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Alleged serial killer charged in deaths of more Indigenous women as police release image of jacket to try to identify victim

Murdered Indigenous women cases lack attention
Why cases of missing and murdered Indigenous women don’t receive national attention 08:47

Police alleged Thursday that a Canadian man previously charged with murdering an Indigenous woman also killed three other women — two also confirmed to be Indigenous and one believed to be.

Jeremy Skibicki was charged May 18 and kept in custody after the partial remains of Rebecca Contois, 24, were found in a garbage bin near an apartment building. Contois lived in Winnipeg but was a member of O-Chi-Chak-Ko-Sipi First Nation, also known as Crane River.

Police at the time said they were not ruling out more victims. On Thursday, they said Skibicki is now charged with first-degree murder in three other deaths in the same short period in the spring.

Police said Morgan Beatrice Harris, 39, and Marcedes Myran, 26, were killed in the first week of May. Both women lived in Winnipeg and were members of Long Plain First Nation.

Police said a fourth woman, unidentified but believed to be Indigenous, is thought to have been killed on or about last March 15. They released a photo of a jacket similar to one she had been wearing.

"A family and community are missing a loved one," Winnipeg police tweeted, along with images of the jacket. "They deserve to know what happened."

Winnipeg police said the jacket is reversible and has a fur hood. It has the words "baby phat" and a cat-like logo on the front and back of the jacket.

"It's always unsettling whenever there is any kind of a serial killing," Winnipeg Police Chief Danny Smyth said. "It does involve Indigenous women. We're very sensitive to the whole missing and murdered Indigenous women investigation and inquiry and the recommendations that came out of that."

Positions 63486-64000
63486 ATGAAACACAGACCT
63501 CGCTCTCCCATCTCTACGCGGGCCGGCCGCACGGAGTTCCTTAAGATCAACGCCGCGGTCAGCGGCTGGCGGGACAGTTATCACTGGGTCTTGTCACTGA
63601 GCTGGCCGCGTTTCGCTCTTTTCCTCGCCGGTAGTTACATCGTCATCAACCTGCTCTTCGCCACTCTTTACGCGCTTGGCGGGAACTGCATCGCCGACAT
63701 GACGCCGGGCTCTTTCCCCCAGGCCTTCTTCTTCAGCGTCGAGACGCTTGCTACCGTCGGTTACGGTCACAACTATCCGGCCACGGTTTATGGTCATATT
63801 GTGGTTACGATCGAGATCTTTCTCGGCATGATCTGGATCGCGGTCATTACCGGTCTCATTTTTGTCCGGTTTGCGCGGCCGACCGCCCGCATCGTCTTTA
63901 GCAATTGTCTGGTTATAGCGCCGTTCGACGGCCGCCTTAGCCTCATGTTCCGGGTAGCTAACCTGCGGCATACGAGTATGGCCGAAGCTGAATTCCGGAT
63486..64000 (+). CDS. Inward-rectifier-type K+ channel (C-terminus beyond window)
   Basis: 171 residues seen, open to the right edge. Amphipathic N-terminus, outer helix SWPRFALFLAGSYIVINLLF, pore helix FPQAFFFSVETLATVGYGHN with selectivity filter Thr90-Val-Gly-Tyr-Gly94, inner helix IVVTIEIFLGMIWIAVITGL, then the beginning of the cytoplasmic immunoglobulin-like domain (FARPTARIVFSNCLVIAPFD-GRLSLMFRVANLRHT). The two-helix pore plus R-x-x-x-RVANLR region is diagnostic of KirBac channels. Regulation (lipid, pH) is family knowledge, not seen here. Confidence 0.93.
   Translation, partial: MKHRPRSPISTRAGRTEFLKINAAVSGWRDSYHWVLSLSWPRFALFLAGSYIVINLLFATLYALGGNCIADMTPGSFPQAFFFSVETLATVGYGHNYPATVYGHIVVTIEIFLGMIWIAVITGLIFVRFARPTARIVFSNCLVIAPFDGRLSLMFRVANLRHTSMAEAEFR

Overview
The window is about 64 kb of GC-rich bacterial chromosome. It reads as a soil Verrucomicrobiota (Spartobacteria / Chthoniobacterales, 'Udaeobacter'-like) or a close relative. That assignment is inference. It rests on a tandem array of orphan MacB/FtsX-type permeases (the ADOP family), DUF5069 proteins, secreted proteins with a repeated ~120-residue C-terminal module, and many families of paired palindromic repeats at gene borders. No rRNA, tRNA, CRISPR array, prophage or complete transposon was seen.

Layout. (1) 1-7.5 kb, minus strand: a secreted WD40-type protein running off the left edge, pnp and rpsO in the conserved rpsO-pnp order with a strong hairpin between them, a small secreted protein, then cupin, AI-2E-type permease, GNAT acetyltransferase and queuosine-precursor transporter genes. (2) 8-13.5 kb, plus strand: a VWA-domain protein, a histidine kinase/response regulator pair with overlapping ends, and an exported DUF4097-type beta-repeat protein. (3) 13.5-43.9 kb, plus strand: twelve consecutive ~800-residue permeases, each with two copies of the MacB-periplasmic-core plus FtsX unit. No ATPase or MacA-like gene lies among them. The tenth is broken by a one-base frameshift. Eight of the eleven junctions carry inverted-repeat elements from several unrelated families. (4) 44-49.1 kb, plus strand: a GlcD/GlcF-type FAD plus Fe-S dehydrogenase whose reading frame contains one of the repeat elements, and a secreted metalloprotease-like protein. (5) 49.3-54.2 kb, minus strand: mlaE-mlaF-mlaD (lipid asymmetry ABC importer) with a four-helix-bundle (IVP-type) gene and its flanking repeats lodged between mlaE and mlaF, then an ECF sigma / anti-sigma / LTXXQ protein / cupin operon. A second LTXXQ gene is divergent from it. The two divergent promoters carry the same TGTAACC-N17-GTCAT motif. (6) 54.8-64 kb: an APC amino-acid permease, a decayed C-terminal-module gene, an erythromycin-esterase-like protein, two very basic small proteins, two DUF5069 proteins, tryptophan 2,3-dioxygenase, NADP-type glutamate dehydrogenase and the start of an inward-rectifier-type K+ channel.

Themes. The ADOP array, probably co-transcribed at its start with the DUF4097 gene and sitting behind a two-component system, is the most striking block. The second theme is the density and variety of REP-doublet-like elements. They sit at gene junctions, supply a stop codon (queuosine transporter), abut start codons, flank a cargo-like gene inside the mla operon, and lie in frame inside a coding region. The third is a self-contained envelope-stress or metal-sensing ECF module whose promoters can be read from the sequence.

Police released few details about their investigation, but said they have no leads to any other potential victims.

"I don't know if they were specifically being targeted, but clearly the victims in this are all indigenous women," Smyth said.

Smyth said authorities haven't found the bodies of the other three victims but said they have enough evidence to charge Skibicki with first degree murder.

He declined to release further details because the investigation is still underway.

"We have much more work to do to protect the lives of Indigenous women and girls," Winnipeg Mayor Scott Gillingham said.

"Right now there are far too many people experiencing homeless, addiction and poverty and that puts him in vulnerable positions."

Indigenous people across the U.S. and Canada are disproportionately murdered or go missing, known by advocates as the Murdered and Missing Indigenous Peoples crisis, or MMIP.

More than 84% of American Indian and Alaska Native women and more than 81% of men have experienced violence, according to a 2016 study by the National Institute of Justice. 

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